Stephen has been particularly prominent in professional negligence claims involving tax advisors. He has represented advisors, clients and introducers in multiple disputes, including the leading cases on the negligence implications of Employee Benefit Trusts that have not delivered the tax benefits advertised, and the scope for unwinding such trusts.
Prior to coming to the Bar, Stephen spent five years training and practising as a solicitor at two leading commercial firms, including a six-month secondment to Barclays Wealth’s financial services legal team.
Stephen regularly acts for large businesses and individuals of high net worth and on occasion substantial public profile. He is accustomed to representing clients operating in highly regulated industries and those subject to considerable regulatory and public scrutiny.
Away from chambers Stephen enjoys cricket and other sports, cooking, the countryside and fly fishing.
Stephen acts in complex high-value disputes, often including a cross-border element. Cases often involve domestic and international sales of goods, supply of software services, joint ventures, and the vindication of minority shareholders’ rights.
Asset recovery and claims involving dishonest misappropriation of assets or confidential rights form a major strand of this area of Stephen’s practice. Stephen also has extensive experience with arbitrations under various rules, and cases involving seeking the court’s intervention in support of arbitrations.
Stephen practices extensively in insolvency law in both personal and corporate contexts.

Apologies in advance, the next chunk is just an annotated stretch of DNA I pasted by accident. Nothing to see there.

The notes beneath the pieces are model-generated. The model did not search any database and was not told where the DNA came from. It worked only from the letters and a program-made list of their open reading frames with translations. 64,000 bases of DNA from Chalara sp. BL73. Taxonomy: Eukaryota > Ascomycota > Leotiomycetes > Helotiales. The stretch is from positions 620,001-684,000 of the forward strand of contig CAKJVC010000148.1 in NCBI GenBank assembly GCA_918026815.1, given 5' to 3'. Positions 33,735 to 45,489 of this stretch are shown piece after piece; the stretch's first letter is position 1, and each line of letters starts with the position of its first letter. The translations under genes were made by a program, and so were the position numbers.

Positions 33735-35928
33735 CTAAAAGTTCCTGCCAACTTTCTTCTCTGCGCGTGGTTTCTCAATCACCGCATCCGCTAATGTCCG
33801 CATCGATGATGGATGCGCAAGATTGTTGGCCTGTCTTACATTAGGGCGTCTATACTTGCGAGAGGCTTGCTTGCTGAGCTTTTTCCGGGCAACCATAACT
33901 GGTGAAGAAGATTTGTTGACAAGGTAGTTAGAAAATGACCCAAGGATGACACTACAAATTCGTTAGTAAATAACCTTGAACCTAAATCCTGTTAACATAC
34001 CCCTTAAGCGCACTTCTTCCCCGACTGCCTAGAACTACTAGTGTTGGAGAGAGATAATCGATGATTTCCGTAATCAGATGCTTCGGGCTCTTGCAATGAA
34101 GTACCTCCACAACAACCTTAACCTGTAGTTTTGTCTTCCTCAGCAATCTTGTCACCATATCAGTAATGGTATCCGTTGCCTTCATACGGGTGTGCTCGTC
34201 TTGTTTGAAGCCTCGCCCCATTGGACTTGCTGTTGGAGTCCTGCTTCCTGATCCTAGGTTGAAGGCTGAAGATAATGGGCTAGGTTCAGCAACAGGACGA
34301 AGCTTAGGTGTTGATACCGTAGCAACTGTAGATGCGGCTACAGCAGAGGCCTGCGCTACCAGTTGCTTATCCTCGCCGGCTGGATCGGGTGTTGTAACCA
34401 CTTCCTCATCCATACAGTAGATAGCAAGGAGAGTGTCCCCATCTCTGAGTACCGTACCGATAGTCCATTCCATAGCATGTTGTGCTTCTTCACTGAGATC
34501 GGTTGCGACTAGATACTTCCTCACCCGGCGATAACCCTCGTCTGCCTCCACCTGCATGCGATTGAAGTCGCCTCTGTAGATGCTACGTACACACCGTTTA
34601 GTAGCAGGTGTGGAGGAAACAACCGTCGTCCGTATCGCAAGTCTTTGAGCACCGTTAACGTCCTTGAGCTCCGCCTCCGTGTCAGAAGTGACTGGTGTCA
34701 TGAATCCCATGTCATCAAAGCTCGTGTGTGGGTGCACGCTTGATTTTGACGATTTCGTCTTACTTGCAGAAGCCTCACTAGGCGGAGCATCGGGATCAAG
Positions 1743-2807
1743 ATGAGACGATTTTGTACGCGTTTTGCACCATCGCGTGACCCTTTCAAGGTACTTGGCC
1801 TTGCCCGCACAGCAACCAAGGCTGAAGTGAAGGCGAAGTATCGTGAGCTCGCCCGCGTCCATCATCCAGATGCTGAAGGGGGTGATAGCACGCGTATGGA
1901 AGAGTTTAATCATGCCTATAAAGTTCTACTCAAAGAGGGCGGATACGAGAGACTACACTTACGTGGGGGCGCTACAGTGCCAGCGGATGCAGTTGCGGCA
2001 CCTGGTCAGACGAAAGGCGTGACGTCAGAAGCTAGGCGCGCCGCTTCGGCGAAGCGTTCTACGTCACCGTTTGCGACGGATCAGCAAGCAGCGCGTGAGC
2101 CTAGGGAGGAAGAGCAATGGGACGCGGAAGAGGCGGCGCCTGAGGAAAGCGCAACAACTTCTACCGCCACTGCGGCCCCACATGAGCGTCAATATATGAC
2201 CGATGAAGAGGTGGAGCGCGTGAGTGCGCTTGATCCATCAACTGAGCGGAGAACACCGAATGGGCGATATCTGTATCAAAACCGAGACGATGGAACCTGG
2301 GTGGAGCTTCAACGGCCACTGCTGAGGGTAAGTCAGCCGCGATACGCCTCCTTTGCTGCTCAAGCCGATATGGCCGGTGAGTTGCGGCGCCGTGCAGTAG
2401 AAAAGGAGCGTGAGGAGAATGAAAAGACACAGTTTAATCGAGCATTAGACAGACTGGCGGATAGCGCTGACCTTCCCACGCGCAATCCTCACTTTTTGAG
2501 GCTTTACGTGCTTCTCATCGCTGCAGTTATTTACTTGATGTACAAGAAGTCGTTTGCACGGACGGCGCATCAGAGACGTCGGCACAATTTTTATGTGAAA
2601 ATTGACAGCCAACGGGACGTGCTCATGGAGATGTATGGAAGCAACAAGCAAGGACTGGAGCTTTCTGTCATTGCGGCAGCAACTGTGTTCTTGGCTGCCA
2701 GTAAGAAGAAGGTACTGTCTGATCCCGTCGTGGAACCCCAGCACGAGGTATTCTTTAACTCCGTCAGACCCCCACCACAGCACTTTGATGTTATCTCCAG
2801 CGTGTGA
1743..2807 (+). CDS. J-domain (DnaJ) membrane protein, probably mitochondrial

Stephen’s cases in this area have for several years been at the forefront of insolvency law. In 2018 he acted for the bankrupt, Paul Baxendale-Walker in one of the highest value (by debts allegedly owed) and most intensely disputed bankruptcies of recent years. In 2019 Stephen successfully appeared in the Court of Appeal in Gwinnutt v George  EWCA Civ 656, which clarified the scope of the bankrupt’s interests that transfer to a trustee in bankruptcy on their appointment. In 2020 Stephen successfully appeared in the High Court for Emerdata Ltd, the parent company of Cambridge Analytica, seeking access to documents held by its subsidiaries’ liquidators for potential use in litigation against Alexander Nix, Cambridge Analytica’s former CEO. The decision clarified the scope of s.155 Insolvency Act 1986 in the context of benefitting a creditor in separate litigation, which would yield a profit share for the insolvent estate.
Stephen regularly acts in non-clinical professional negligence cases, especially against legal practitioners, financial advisors and property professionals.
In recent years Stephen has become particularly known for his work in professional negligence cases involving tax advisors, acting for taxpayers, advisors and intermediaries in a great many such cases. His expertise is rooted in participation in the “Iain Barker EBT” litigation, including appearances in the Court of Appeal in Barker v Baxendale-Walker  1 W.L.R. 1905 and Glover v Barker  1 W.L.R. 231 as well as significant High Court judgments in Glover v Barker  EWHC 2965 (Ch) and Twin Benefits Ltd v Barker  EWHC 1412 (Ch). Collectively these cases comprise almost the entire body of case law on the professional negligence implications of employee benefit trusts and the possibility of unwinding those trusts.
Stephen has always had a substantial real property practice. This includes within its scope constructions disputes, the existence or otherwise and protection of interests in land, and mortgage law, including both lender’s and borrower’s rights and actions for redemption.
In compliment to his real property practice, Stephen is one of the few barristers to have built extensive expertise in personal property law. His book on the subject was published by Hart in 2020. In practice, this expertise translates into innovative insights into problems arising in a range of areas, including especially probate, trusts, insolvency and asset recovery.